in Business Aviation / Features

Caverton rings up eleven new Bells

Posted 13 August 2018 · Add Comment

Caverton Helicopters Limited has unveiled what it calls a fleet of “11 new Bell 407 and 412 helicopters”. Jon Lake reports.

Caverton Helicopters Ltd is a subsidiary of Caverton Offshore Support Group Plc, which offers marine and aviation logistics support for the oil and gas industry along the west African continental shelf.
The group employs more than 700 people in Nigeria.
The recent ‘unveiling’ of 11 new helicopters comes after last year’s award of a five-year logistics support contract by Chevron Nigeria Limited (CNL), operator of the Nigerian National Petroleum Corporation /Chevron Nigeria Limited joint venture (NNPC/CNL JV).
The contract covers the provision of aviation services and has a two-year renewable option.
Caverton Helicopters operates out of a 10,000sqm flight facility at the Murtala Muhammad International Airport in Lagos and several purpose-built facilities in Victoria Island (the Ozumba Heliport), Port Harcourt (Nigerian Air Force Base), Warri (close to the NNPC/CNL JV headquarters at Escravos), and Cameroon.
Its fleet includes the Airbus H125 (AS350) AStar, the AgustaWestland AW139, the Sikorsky S-76C++, and fixed-wing de Havilland Canada DHC-6-300 and -400 Twin Otters.
The new helicopters, purchased to support the NNPC/CNL JV, included eight Bell 407GXPs, ordered in August 2017, and four Bell 412EPs, though the final 412 had not been delivered at the time of the formal unveiling.
Captain Josiah Choms, MD Caverton Helicopters, said the contract had called for seven 407s, but explained his company had purchased eight in order to be able to provide a “world-class service”.
Caverton also signed a support services agreement for the newly purchased Bell 407GXPs. This will be provided under Bell Helicopter’s proprietary support solution, the customer advantage plan.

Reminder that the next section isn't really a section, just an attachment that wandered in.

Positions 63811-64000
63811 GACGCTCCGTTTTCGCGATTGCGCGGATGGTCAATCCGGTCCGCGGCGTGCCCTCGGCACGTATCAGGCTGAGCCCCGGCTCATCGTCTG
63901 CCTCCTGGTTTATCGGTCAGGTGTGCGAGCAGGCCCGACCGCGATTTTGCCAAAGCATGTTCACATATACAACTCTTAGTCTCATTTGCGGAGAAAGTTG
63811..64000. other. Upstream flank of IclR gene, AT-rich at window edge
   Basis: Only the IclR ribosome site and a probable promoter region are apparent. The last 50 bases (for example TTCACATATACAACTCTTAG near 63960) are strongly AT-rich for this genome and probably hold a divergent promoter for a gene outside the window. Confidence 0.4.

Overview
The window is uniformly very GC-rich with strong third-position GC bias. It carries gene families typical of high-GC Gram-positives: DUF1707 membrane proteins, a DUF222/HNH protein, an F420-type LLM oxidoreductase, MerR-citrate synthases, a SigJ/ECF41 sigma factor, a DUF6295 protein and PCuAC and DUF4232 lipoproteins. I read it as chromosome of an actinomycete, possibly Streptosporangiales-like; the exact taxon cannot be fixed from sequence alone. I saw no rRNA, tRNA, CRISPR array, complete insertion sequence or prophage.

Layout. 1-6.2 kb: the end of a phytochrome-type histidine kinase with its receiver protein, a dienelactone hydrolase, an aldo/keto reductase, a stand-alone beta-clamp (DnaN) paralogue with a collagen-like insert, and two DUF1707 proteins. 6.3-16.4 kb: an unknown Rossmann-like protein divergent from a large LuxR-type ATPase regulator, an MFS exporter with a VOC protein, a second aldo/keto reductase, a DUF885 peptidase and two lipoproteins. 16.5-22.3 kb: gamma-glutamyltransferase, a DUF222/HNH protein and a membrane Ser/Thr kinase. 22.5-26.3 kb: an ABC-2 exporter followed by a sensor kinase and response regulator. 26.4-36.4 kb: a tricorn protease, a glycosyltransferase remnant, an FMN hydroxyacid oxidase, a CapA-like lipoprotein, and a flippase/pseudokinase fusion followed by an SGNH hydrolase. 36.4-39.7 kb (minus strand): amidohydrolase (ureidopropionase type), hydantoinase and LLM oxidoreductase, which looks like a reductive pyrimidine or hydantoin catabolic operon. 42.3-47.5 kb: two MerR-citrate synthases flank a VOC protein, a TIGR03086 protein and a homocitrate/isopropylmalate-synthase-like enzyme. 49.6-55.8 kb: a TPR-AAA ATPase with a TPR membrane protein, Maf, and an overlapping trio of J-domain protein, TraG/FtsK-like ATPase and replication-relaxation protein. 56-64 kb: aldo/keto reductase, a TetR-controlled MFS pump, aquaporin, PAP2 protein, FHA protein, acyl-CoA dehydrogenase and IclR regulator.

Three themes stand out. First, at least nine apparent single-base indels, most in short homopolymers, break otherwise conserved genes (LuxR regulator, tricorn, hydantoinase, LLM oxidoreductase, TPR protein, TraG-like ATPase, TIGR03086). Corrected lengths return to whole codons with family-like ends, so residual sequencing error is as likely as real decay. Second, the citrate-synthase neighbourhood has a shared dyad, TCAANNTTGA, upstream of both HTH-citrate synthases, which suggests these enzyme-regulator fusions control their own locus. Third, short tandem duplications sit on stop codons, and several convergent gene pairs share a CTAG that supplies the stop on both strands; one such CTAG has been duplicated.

The original Bell 407 was a derivative of the tried and trusted Bell 206L-4 LongRanger, a stretched variant of the Model 206 JetRanger. It was fitted with a four-bladed main rotor with a composite hub originally developed for the US Army’s OH-58D Kiowa Warrior.
Steve Suttles, Bell Helicopter vice president of sales for the Middle East and Africa, explained that the Bell 407 was particularly well suited to African requirements, with its versatility making it popular in the corporate transport sector, and with real potential as a light-attack helicopter across the continent.
David Sale, MD for the Middle East and Africa region added: “With nearly 1,400 Bell 407s in operation around the world, the aircraft continues to be a success in global markets with sales steadily growing in Africa.”
The Bell 407GXP, launched in 2015, is powered by a Rolls-Royce M250-C47E/4 engine with dual-channel full authority digital engine control (FADEC), providing an additional 50lbs (22.5 kg) of payload capability, improved fuel economy and class-leading hot and high performance.
The new variant has a 500-hour extension in time between overhauls (TBO), reducing maintenance costs. It incorporates new avionics, a hover performance calculator and features a cabin that is configurable for an array of missions and payloads, with new executive interior options.
The Bell 412 is a twin-engined utility helicopter derived from the military UH-1 Huey family via the Bell 212, but with a composite four-bladed main rotor in place of the 212 and Huey’s two-bladed rotor system. The 412’s wide-opening 7.7ft doors allow direct loading by forklift into the spacious (220cuft) cabin, which can be configured in a variety of ways to accommodate up to 14 passengers.
The Bell 412EP is the current production version of the helicopter, with enhanced performance thanks to its P&WC PT6T-3DF engines and dual digital automatic flight control system.
Remi Makanjuola, chairman of the Caverton Offshore Support Group, said that the addition of these helicopters will make Caverton Helicopters one of the largest operators of Bell aircraft in sub-Saharan Africa. They will be used for offshore logistics support, maritime and coastal surveillance, emergency medical services and search and rescue.
Caverton has made great efforts to transfer skills to an indigenous workforce over an eight-year period, in line with Nigeria’s national content policy, and has trained locals and promoted them to senior technical and management positions.
To diversify its business activities, the company is building a maintenance, repair and overhaul (MRO) facility in Lagos, which will be operational by 2019.
“Once completed, all of the helicopters in our fleet, as well as aircraft from third-party operators, will be maintained in the country, thus saving time and foreign exchange,” Makanjuola said.

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